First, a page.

The history of the El Mocambo in Toronto
There are some music-related events that will forever live in a city's memory. Even Toronto has had its fair share, including one in particular that took place at the El Mocambo Tavern on March 4th and 5th, 1977 involving a nondescript band billing themselves as "The Cockroaches" that ended up being a secret show from The Rolling Stones.
Oh, if the El Mo's walls could talk, just imagine the stories they would have overheard over the years. Like Keith Richards' heroin bust a few days earlier. Or about Ronnie Wood and Margaret Trudeau.
But I digress...the Stones were among the many players that helped grow the multilevel venue's reputation as a go-to destination for musicians looking to make an impact in North America, let alone Toronto.
If any place in our fair city could be considered a monument to rock and roll, it's the venue home to the neon palm tree sign just south of College on Spadina.
I also don't think it's the craziest thing to suggest that it is the closest Canadian equivalent to the forever-worshipped CBGB's in New York.
The pedigree is certainly there.
Debbie Harry and Blondie bring sex and disco swagger to town while teasing their soon-to-be released breakthrough Parallel Lines.
Shortly after defending their theory of "de-evolution" on Saturday Night Live, Devo donned their yellow jumpsuits for a weeknight Toronto appearance to the delight of Mohawk-sporting punks everywhere.
Joey, Johnny, Dee Dee and Marky Ramone make a case for the building having proper air conditioning with a perspiration-inducing set of three-chord thrashers.
Four unassuming, stylishly coiffed Irish lads play their first-ever concert in T.O., in support of their debut recording Boy. I am of course referring to the one and only U2. Bono especially had quite the look going on, arguably influencing A Flock of Seagulls down the line.
Duran Duran were yet another ensemble that used this downtown club setting as a coming-out party of sorts, introducing themselves to an entirely new audience. In addition, they represented one of the last vestiges of the melding between New Wave and pop at the el Mo.
After fleeing from the messy breakup of her former all-girl group The Runaways, Joan Jett storms into the El Mo on the strength of two albums with killer anthemic title tracks, "Bad Reputation" and "I Love Rock 'n' Roll."
Steven Van Zandt takes a short break from his E Street Band duties to front a solo project, Little Steven and the Disciples of Soul. His work with Bruce Springsteen was a fixture on CHUM-FM who did a live broadcast of Van Zandt's Toronto tour stop.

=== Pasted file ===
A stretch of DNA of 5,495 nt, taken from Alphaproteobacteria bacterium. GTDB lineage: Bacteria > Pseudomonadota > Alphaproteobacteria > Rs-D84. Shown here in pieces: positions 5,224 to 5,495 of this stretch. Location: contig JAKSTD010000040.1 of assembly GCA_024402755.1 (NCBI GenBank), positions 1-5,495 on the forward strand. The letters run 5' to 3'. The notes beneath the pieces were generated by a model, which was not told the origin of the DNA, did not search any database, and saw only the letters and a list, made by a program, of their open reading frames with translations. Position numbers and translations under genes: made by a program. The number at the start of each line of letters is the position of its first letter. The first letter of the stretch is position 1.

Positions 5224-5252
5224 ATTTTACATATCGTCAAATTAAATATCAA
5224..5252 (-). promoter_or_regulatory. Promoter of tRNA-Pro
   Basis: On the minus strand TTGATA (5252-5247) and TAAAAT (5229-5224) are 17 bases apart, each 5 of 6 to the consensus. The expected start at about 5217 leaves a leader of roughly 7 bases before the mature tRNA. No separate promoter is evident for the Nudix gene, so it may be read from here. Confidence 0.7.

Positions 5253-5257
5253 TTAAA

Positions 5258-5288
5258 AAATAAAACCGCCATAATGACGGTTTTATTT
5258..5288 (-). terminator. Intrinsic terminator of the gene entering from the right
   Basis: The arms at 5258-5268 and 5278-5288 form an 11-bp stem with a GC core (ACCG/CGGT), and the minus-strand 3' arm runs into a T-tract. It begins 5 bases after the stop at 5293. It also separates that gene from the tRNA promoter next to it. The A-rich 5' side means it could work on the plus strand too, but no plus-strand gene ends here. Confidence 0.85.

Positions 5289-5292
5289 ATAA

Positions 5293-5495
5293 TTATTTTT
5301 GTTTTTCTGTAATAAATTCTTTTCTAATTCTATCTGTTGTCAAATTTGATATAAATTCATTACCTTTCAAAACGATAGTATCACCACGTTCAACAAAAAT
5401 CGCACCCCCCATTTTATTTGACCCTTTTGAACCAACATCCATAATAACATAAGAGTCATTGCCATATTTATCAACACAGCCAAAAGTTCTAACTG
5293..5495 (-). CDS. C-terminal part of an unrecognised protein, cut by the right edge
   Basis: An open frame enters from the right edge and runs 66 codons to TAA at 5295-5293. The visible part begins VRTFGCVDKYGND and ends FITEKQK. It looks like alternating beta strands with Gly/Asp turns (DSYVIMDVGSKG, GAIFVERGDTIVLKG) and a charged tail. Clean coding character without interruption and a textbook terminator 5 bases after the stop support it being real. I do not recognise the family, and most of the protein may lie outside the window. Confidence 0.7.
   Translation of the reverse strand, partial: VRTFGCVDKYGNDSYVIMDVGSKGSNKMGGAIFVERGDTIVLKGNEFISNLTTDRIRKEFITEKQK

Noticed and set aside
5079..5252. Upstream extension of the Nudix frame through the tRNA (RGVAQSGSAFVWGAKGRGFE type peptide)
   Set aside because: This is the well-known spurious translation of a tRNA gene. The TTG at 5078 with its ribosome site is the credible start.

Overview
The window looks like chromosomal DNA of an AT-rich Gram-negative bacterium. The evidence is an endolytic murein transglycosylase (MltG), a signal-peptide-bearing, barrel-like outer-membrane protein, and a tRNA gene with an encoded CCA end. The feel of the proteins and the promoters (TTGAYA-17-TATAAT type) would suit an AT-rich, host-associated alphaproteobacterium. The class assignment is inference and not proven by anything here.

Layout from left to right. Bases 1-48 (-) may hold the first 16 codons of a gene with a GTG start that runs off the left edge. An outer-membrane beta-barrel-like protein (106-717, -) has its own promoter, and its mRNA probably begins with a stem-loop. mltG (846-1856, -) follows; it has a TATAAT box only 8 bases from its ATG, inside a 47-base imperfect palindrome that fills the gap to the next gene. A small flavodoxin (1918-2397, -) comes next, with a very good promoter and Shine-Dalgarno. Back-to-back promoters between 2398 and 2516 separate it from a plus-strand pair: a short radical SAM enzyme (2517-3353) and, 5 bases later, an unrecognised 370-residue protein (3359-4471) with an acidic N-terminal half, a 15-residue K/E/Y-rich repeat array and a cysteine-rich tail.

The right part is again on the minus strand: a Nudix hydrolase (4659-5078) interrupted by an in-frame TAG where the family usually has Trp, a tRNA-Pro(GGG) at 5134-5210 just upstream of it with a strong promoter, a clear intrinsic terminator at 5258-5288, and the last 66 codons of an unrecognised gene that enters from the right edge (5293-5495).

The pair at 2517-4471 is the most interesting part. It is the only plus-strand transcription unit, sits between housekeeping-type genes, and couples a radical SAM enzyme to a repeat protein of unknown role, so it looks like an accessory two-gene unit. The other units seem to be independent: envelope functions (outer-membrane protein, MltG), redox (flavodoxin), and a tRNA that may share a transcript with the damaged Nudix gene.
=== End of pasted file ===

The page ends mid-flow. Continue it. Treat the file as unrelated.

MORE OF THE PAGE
Stevie Ray Vaughan and Double Trouble burn down the proverbial house with searing blues guitar that leaves tongues wagging, thirsty for more "Texas Flood." Sadly, Vaughan died in 1990, but his status as an all-time great will live forever thanks to the release of Live at the El Mocambo the following year.
The then relatively unknown Tragically Hip travel down the 401 from Kingston to redefine Canadian rock, playing rowdy versions of tracks from their eponymous EP like "Highway Girl" and "Last American Exit."
The Cult were the last big headliner before the doors at 464 Spadina Avenue were briefly closed in November of 2001. Former Hamilton resident Ian Astbury specifically requested a gig on October 29th of that year so the venue could go out with a bang.
But like rock music itself in the 21st century, the El Mocambo persevered, and it's not like anything significant hasn't happened there since its acknowledged heydays.
Some of my fondest personal "El Mo-meries" have occurred just prior to the recent renovation like when Dine Alone Records took over both floors for its Canadian Music Week showcase on March 23rd, 2012, featuring a Rolling Stones-worthy surprise from The Sheepdogs.
And during North by Northeast a few months later (June 14th, 2012 to be exact), post-alternative distortionists A Place to Bury Strangers not only blew everyone's eardrums, they blew minds with their performance art that included guitarist Oliver Ackermann trying to piece a hole through the main level's ceiling with his already-battered instrument.
Or maybe he was just helping kick-start the much-needed renovations.
After undergoing extensive renovations including an update to its iconic palm tree sign, the El Mo finally reopened in March 2020, just before the city went into lockdown due to the pandemic.
It's now hosting virtual events and film shoots as it awaits permission to welcome crowds one again.
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